Autonomous Car Levels Can Be Misleading
When someone starts talking about robot vehicles – autonomous cars – what kinds of images enter your mind? Transformers? Knight Rider? Herbie?
Plenty of people in the automotive industry have been talking big about robot cars lately. Supposedly we’re right around the corner from everyone never driving again.
These cars will let you answer emails on your way to work. They’ll drive around while you’re sitting at work, making extra money for you as an Uber vehicle.
These cars will also pick up Timmy from soccer practice, because you’re still at work. Then they’ll handle all the belligerent drivers on the road, while you sleep on your way home.
It all sounds amazing, and we’re only a few years away from this tech, right?
Misunderstanding and Misrepresentation
Plenty of consumers feel nervous about autonomous cars. After all, aren’t they just one step away from a dystopian future where robots rule over humans?
Those reservations obviously are ridiculous, and they miss the point. But that’s what’s going on right now: plenty of misunderstanding, and a fair dose of misrepresentation.
Automakers like to talk about the future. They plan for the future. And when they do that, they sometimes use terms people misinterpret, like self-driving, autonomous and robotic.
Some in the automotive industry get really excited about cutting-edge tech. Maybe they get so caught up in their emotions they start misrepresenting progress and where we’ll be at certain points.
Levels of Automation
To really understand what’s going on with autonomous cars, you need to have some understanding of driving automation levels. SAE International has a standard called J3016, which assigns one of six levels of automation to a vehicle (0-5).
A zero means there’s absolutely no automation, and Level 5 means you could take a nap and let the car handle everything. Full automation.
One of the last acts of the Obama Administration was to designate eight zones in the U.S. for self-driving cars. At best, the vehicles that drive around those areas will use Level 4 tech, but most will likely be Level 3, at least for now.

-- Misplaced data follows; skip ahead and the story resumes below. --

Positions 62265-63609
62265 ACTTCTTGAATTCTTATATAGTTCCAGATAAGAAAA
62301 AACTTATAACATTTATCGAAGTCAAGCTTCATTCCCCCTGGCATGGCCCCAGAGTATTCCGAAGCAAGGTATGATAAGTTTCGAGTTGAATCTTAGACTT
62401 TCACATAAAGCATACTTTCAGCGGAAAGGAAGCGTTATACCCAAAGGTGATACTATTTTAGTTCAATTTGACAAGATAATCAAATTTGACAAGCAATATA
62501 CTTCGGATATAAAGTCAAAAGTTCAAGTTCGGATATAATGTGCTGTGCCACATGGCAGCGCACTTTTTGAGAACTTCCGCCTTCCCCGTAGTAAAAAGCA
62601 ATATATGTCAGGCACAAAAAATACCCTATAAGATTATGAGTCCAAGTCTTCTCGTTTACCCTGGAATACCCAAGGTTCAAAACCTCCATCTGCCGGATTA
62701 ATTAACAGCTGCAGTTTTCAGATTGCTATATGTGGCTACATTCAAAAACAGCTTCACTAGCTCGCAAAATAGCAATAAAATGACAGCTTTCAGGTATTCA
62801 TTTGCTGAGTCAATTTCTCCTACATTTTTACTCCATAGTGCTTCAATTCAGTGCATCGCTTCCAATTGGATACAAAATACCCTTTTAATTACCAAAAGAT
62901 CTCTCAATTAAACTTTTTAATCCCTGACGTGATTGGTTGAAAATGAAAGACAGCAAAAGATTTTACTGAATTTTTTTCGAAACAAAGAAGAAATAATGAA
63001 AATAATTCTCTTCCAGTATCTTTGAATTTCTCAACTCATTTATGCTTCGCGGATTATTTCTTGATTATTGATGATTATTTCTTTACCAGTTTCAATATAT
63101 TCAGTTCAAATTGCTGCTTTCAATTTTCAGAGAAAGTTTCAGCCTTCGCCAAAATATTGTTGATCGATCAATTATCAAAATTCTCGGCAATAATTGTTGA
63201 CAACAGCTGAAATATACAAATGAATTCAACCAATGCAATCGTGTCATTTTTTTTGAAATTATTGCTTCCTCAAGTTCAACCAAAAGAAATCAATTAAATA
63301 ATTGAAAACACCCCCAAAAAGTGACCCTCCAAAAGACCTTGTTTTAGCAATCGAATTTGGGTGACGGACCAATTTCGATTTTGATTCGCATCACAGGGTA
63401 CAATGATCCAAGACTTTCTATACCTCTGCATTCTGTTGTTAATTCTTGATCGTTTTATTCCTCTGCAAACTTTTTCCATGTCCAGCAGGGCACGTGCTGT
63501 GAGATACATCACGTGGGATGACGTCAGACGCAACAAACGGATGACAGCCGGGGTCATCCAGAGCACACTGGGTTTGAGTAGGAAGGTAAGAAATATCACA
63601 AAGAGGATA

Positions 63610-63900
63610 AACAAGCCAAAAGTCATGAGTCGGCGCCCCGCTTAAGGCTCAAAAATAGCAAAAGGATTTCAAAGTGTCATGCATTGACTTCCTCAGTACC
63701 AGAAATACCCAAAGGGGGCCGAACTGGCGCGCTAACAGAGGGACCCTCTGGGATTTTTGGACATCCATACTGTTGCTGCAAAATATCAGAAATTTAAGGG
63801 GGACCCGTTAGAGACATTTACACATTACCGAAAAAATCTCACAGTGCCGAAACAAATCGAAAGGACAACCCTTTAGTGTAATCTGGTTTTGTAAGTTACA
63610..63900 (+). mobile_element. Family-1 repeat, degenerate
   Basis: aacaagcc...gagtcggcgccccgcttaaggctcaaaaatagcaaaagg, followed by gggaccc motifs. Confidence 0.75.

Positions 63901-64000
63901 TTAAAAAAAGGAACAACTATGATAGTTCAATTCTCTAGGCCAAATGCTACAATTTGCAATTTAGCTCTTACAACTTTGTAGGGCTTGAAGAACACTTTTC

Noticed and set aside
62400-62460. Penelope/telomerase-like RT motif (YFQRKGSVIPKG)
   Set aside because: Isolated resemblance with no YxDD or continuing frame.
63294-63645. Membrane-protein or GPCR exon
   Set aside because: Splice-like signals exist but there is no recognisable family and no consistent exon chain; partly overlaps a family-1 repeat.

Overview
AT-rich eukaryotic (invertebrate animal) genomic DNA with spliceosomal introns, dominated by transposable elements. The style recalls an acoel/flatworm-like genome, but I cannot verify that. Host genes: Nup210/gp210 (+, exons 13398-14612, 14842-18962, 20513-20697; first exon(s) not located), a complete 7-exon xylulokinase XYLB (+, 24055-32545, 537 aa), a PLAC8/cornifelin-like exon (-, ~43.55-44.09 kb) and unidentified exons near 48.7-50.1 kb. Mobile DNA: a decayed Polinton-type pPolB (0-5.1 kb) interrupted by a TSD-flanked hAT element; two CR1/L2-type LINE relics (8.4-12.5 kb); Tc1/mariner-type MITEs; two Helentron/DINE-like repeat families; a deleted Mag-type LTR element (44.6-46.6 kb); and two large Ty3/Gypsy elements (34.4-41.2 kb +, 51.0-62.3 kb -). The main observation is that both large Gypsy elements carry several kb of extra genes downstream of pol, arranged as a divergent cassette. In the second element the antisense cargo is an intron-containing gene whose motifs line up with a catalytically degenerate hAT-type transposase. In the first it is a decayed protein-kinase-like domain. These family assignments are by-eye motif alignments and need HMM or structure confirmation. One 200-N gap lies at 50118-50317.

Plenty of mainstream news organizations made it sound like Level 5 cars would be used in those areas.
Despite what you may have heard, nobody has developed Level 5 automation, period. Some people may talk big about reaching that goal soon, but nobody has.
Toyota has a whole department dedicated to creating new vehicle technologies, called the Toyota Research Institute (TRI). The company is pouring $1 billion into researching artificial intelligence and robotics.
During CES this year, Dr. Gill Pratt (who helped launched TRI) announced nobody in the industry is close to reaching Level 5.
When Things Get Rough
The fact is most of the driving we do is easy. That’s why people get distracted, because they become bored with going in a straight line, at the same speed, with nothing really happening. It’s so easy, some current cars like Teslas can handle it for us.
But when driving becomes tough, robot cars can’t cut the mustard. For example, if snow or damage obstructs the lines on a road, robot cars freeze, because they don’t know what to do. Humans will make up lanes, if necessary, and keep going.
SAE even defines Level 5 as “the full-time performance by an automated driving system of all aspects of the dynamic driving task under all roadway and environmental conditions that can be managed by a human driver.”
So, if humans can figure out a road that’s covered with a thin layer of snow, Level 5 cars can too.
Level 5 autonomous cars can also navigate crazy traffic in congested cities, not just cruise down the highway. There’s a reason why San Francisco told Uber to pack up the autonomous cars the company was going to run on city streets.
As Pratt pointed out in an interview with IEEE Spectrum after his CES presentation, some automakers aren’t being too honest about their fully autonomous cars. The reality is those vehicles might drive around in a section of city that’s been well-documented by the automaker, without other cars in its lane, and no inclement weather.
Part of the problem is people don’t get the difference between Level 3 and Level 4 autonomous driving. Sometimes they even think it’s the same as Level 5.
With Level 3, drivers always need to be at the ready to take over for the system, like with Tesla’s Autopilot. You can only use the tech in certain circumstances, like on roads with clearly marked medians and lane lines, without intersections.
As for Level 4, it can handle a specific driving mode, like cruising on the freeway, without needing human intervention at all. Of course, a human could intervene, but with this tech, it wouldn’t be necessary.